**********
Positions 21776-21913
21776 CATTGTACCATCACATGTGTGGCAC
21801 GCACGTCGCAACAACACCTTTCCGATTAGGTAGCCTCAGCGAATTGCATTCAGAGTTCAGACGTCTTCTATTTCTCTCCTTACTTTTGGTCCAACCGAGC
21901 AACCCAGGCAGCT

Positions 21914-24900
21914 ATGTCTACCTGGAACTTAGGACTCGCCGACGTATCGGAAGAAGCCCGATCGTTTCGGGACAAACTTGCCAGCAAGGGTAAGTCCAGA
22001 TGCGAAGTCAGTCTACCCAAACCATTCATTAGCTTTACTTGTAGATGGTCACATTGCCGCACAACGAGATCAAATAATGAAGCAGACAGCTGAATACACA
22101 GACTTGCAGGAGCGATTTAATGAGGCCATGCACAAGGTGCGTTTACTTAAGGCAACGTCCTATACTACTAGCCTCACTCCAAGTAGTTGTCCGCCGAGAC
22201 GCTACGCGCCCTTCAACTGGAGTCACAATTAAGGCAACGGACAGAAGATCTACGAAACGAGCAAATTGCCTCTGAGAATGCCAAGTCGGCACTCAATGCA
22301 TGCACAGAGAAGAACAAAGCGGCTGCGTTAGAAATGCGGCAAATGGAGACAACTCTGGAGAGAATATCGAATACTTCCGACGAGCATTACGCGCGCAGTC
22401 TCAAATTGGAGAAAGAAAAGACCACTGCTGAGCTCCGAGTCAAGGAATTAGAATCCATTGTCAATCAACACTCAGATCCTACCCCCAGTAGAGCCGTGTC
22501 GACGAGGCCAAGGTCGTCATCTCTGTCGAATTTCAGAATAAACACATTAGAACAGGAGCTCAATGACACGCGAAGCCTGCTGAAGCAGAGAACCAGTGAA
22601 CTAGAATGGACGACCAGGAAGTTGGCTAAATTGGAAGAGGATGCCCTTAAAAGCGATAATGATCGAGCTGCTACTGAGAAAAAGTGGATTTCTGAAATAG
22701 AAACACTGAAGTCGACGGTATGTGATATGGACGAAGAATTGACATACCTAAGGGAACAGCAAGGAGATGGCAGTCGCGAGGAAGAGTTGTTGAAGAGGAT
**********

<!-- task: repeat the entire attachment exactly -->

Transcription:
Positions 21776-21913
21776 CATTGTACCATCACATGTGTGGCAC
21801 GCACGTCGCAACAACACCTTTCCGATTAGGTAGCCTCAGCGAATTGCATTCAGAGTTCAGACGTCTTCTATTTCTCTCCTTACTTTTGGTCCAACCGAGC
21901 AACCCAGGCAGCT

Positions 21914-24900
21914 ATGTCTACCTGGAACTTAGGACTCGCCGACGTATCGGAAGAAGCCCGATCGTTTCGGGACAAACTTGCCAGCAAGGGTAAGTCCAGA
22001 TGCGAAGTCAGTCTACCCAAACCATTCATTAGCTTTACTTGTAGATGGTCACATTGCCGCACAACGAGATCAAATAATGAAGCAGACAGCTGAATACACA
22101 GACTTGCAGGAGCGATTTAATGAGGCCATGCACAAGGTGCGTTTACTTAAGGCAACGTCCTATACTACTAGCCTCACTCCAAGTAGTTGTCCGCCGAGAC
22201 GCTACGCGCCCTTCAACTGGAGTCACAATTAAGGCAACGGACAGAAGATCTACGAAACGAGCAAATTGCCTCTGAGAATGCCAAGTCGGCACTCAATGCA
22301 TGCACAGAGAAGAACAAAGCGGCTGCGTTAGAAATGCGGCAAATGGAGACAACTCTGGAGAGAATATCGAATACTTCCGACGAGCATTACGCGCGCAGTC
22401 TCAAATTGGAGAAAGAAAAGACCACTGCTGAGCTCCGAGTCAAGGAATTAGAATCCATTGTCAATCAACACTCAGATCCTACCCCCAGTAGAGCCGTGTC
22501 GACGAGGCCAAGGTCGTCATCTCTGTCGAATTTCAGAATAAACACATTAGAACAGGAGCTCAATGACACGCGAAGCCTGCTGAAGCAGAGAACCAGTGAA
22601 CTAGAATGGACGACCAGGAAGTTGGCTAAATTGGAAGAGGATGCCCTTAAAAGCGATAATGATCGAGCTGCTACTGAGAAAAAGTGGATTTCTGAAATAG
22701 AAACACTGAAGTCGACGGTATGTGATATGGACGAAGAATTGACATACCTAAGGGAACAGCAAGGAGATGGCAGTCGCGAGGAAGAGTTGTTGAAGAGGAT